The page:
None of these limits are imposed on Premium users who can download files with download managers in multiple threads, and with the option to resume interrupted downloads. Also, the service identifies Premium users using cookies, instead of just their IP address, which enables them to connect to Rapidgator from behind a Proxy server.

Rapidgator has a host of Premium plans that are frankly a little confusing if you don’t understand the service’s deletion policy. While it offers unlimited storage space for owners of Premium accounts, the service will automatically delete those files that haven’t been downloaded for the last 60 days. If you want to retain your files forever, you’ll have to trade the unlimited storage space with a limited storage space.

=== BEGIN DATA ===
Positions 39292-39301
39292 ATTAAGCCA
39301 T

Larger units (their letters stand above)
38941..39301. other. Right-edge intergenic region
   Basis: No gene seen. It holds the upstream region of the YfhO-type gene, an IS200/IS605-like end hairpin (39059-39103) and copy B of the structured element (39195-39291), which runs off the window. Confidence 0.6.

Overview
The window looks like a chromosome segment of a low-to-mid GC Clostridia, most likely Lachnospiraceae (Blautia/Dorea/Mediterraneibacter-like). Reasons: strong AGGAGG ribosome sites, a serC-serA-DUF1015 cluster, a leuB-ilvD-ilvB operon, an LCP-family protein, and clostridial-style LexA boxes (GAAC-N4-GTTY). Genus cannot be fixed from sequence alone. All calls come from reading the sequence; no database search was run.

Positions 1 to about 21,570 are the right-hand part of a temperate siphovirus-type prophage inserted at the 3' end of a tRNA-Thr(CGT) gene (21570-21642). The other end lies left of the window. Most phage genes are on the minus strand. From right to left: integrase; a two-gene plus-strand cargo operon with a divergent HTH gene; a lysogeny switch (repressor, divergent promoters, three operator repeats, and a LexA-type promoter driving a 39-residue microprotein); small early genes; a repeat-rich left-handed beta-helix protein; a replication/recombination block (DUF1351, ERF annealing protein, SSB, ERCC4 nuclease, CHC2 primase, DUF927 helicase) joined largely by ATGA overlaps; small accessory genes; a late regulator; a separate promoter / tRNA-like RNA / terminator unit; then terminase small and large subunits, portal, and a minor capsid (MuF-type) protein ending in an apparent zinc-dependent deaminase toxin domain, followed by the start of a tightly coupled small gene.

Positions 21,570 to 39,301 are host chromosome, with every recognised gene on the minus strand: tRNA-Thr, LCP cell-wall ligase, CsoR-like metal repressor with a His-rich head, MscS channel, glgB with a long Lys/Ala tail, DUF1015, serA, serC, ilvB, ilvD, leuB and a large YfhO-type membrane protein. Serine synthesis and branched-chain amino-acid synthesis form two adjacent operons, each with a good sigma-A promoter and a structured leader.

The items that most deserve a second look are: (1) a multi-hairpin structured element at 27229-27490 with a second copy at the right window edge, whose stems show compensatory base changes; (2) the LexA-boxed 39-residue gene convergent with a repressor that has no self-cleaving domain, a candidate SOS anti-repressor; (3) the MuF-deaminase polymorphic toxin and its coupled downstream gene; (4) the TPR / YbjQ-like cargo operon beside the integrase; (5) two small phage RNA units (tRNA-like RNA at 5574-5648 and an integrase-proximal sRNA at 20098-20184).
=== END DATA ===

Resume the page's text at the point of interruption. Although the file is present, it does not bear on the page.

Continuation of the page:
For instance, the cheapest Premium account costs $14.99/month and gets you 1 TB of transfer bandwidth. With this you can either have unlimited storage where the files will be deleted after 60 days of inactivity. Or, restrict yourself to 3 TB of storage that will never delete your files without your permission. You get similar options for other plans that cost $29.99, $49.99, $69.99 and $99.99 and offer an increasing amount of transfer bandwidth and more permanent storage space. 

Rapidgator 4

(Image credit: Rapidgator)

The competition

Despite its peculiarities, the service might not appear so bad, but it really loses out when compared to its competition. For starters, Rapidgator counts uploads in the allotted bandwidth as well unlike its peers like Sendspace, which only counts downloads. To be fair to Rapidgator however, its bandwidth limits far exceed those offered by Sendspace.